Canada crushes U.S. in world junior semis
Gold-medal game Wednesday against Russia
HSBC Arena, Buffalo, N.Y.
Mark Visentin, G, CAN — 22 Saves, 1A
Ryan Johansen, F, CAN — 1G
Zack Kassian, F, CAN — 1G
Steve Yzerman sure has the golden touch these days.
In the past 11 months, he steered Canada to gold in Vancouver as the men's Olympic hockey team executive director. He also has the Tampa Bay Lightning off to a decent start as a rookie general manager in the NHL.
And 24 hours after he improved the Lightning by acquiring veteran goalie Dwayne Roloson, Yzerman addressed the Canadian junior team.
His encouraging words had a hand in the teenagers' impressive 4-1 victory over the rival United States on Monday in Buffalo, N.Y., to earn a spot in the gold-medal final of the world junior hockey championship against Russia on Wednesday.
Yzerman's message after Canada's quarter-final victory against Switzerland on Sunday was simple and similar to the one he delivered through a speakerphone when candidates for the 2009 Canadian junior team gathered for the selection camp.
He told the youngsters to have fun and know that sometime during the game they would face adversity. How well the juniors dealt with that adversity would determine the difference.
Funny thing is, the Canadian juniors never faced any adversity in their near-perfect performance against the U.S. They did, however, need to overcome stage fright and poor goaltending early in the tournament, which had hindered their play.
Leading Canadian scorers
*Tournament position in brackets
|1. Brayden Schenn (1)||7||9||16|
|2. Ryan Johansen (T2)||3||6||9|
|3. Ryan Ellis (4)||2||7||9|
|4. Louis Leblanc (14)||3||3||6|
|5. Erik Gudbranson (19)||3||2||5|
Mark Visentin was sound in net, with a 22-save effort and no soft goals. The players in front of him were spot-on. The defence defended. The forwards forechecked.
The Canadian juniors were strong in their positional game, superior physically with some booming bodychecks, moved the puck with precision and made the most of their scoring chances on U.S. netminder Jack Campbell.
"You have to give the Canadians credit, they came out and played like men," said U.S. forward Chris Kreider.
Canada outshot its rivals 41-23. The score could have been more lopsided if Campbell did not play as well as he did. The winner of two world under-18 championships and last year's world junior in Saskatoon was seeking his fourth international title in a row.
"There's not much to say," Campbell said. "Canada came out and definitely brought their 'A' game. It's pretty disappointing right now. I don't think every guy in our locker room could go around and say they played their best game, even including myself.
"I've never gone through this before. [U.S. forward] Jason Zucker and I have been talking about making it four straight ever since we won last year. To actually be shut down by a great Canadian team has already hit me, and it sucks."
So how did Canada overcome its early tournament jitters? Each player talked about the lift he received from the loyal fans who have flocked to Buffalo, investing money in tickets and overpriced parking as well as time in two-hour-plus delays to get across the Peace Bridge that connects Fort Erie, Ont., with Buffalo.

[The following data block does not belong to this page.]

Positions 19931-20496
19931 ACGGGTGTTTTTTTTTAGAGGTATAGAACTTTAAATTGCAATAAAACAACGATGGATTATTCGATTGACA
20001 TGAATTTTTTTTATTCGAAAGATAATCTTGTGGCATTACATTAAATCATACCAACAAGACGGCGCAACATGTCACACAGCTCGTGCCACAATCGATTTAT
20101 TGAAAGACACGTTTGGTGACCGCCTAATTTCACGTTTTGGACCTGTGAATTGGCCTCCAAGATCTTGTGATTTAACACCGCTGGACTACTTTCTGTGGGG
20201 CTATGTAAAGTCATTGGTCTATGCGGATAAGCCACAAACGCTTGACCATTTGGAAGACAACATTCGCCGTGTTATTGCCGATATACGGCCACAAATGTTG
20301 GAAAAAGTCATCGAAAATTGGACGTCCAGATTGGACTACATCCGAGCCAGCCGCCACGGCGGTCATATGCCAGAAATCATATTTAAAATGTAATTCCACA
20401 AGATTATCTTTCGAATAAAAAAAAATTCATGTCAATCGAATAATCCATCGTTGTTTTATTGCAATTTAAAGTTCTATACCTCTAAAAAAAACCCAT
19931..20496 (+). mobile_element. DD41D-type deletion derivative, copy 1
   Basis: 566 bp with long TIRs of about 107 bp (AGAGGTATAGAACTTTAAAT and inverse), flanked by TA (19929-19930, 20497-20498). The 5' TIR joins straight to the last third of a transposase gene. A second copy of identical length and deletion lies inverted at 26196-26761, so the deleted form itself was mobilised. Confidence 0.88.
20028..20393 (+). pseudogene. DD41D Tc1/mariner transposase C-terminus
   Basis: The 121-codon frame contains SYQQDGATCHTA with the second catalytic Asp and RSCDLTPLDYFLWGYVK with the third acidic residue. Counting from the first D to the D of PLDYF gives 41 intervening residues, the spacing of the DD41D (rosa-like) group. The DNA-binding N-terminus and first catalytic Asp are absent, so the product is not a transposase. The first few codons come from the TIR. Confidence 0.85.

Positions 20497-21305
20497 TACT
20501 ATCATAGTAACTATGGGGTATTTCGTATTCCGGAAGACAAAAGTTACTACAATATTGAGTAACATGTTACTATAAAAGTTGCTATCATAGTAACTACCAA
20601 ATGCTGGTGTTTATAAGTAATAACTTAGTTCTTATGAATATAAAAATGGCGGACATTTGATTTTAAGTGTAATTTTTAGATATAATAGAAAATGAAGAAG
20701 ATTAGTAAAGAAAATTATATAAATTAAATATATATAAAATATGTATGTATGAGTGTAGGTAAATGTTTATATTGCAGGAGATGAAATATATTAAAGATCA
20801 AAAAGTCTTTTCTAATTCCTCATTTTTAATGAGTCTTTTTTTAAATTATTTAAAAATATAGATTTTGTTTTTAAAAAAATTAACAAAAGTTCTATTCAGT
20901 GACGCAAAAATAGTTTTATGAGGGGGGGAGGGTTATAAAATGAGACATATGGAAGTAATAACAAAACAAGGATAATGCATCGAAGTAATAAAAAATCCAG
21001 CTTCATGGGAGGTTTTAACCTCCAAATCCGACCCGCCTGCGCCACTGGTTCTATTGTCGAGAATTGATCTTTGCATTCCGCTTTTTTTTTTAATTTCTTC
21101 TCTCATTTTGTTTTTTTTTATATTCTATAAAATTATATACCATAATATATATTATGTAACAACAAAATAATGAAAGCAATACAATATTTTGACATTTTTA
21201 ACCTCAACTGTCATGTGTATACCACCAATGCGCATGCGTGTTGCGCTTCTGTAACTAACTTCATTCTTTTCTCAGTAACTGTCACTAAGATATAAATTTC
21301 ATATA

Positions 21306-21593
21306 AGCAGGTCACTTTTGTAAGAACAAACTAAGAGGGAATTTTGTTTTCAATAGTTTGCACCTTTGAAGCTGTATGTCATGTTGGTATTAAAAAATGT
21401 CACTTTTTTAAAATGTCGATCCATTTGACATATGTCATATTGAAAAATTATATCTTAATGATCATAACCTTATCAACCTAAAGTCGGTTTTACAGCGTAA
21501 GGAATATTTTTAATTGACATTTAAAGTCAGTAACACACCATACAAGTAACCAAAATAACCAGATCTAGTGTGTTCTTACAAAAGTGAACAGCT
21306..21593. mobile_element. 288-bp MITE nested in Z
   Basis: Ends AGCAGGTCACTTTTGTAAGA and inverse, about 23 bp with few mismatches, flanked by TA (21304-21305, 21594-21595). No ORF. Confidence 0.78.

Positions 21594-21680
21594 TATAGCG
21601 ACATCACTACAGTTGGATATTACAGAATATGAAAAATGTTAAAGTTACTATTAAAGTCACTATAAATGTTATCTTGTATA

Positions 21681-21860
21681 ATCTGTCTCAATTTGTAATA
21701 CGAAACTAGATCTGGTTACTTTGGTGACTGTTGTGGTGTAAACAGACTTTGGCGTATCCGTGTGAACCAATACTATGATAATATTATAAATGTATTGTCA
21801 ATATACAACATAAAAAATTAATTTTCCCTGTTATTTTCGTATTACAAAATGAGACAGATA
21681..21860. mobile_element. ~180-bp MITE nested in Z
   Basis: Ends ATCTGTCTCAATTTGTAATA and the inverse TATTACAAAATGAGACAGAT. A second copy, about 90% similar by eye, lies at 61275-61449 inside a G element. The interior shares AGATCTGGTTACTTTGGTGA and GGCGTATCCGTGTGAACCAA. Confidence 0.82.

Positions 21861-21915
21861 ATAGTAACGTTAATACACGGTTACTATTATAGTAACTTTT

"The biggest thing: our fans were there for us," Canadian forward Ryan Johansen said. "During the warmup, you're basically shivering because of how loud it was. We know we have our country behind us and it's a great feeling."
Partisan Canadian crowd
Of the 18,690 who filled the seats at HSBC Arena, about 80 per cent were cheering for Canada. What they saw was Canada jump to a 2-0 lead in the opening 20 minutes. Curtis Hamilton banged in his own rebound and Quinton Howden converted a Brett Connolly pass on a 3-on-2 rush.
The Canadians upped their lead to 3-0 with a Johansen power-play goal during a 5-on-3 advantage, when he knocked in a rebound on captain Ryan Ellis's blast from the point.
Ellis, however, was not credited with an assist, which would have extended his record for all defencemen at the world junior tournament to 25 points in 18 games.
Zack Kassian thrilled the Buffalo Sabres fans in the crowd — he's a Sabres prospect — with a breakaway goal in the third period on a perfect stretch pass from defenceman Calvin de Haan to put the Canadians up 4-0.
"It's probably the most complete game as I've ever played with a team," said Ellis, a two-time Memorial Cup winner with the Windsor Spitfires and 2009 gold-medal winner with the Canadian juniors. "My team tonight was lights out, second to none. That's a very good team over there, but we just had something else tonight."
Howden said he watched last year's U.S. win in overtime in the gold-medal final at home with his buddies in Moose Jaw, Sask., where he plays for the Warriors. It was tough to watch, even though he didn't make the team. But the Canadians wanted to exact revenge for the four returning players Ellis, de Haan, Jared Cowen and Brayden Schenn.
"We've all seen that goal that [U.S. defenceman] John Carlsson scored a 100 times," Hamilton said. "This means a lot, but it means more to the [four returnees]."
"Losing last year really stung a lot, for a lot of Canadians," Ellis said. "Everybody kind of bashed us in the media, saying we're not skilled, we're not the go-to team, we're underdogs. That lit a little fire, everyone doubting us. You can never count us out. I'm just proud of the boys."
This is the first time since the tournament went from a round-robin format to a playoff format that the two advancing quarter-finalists have gone on to the final.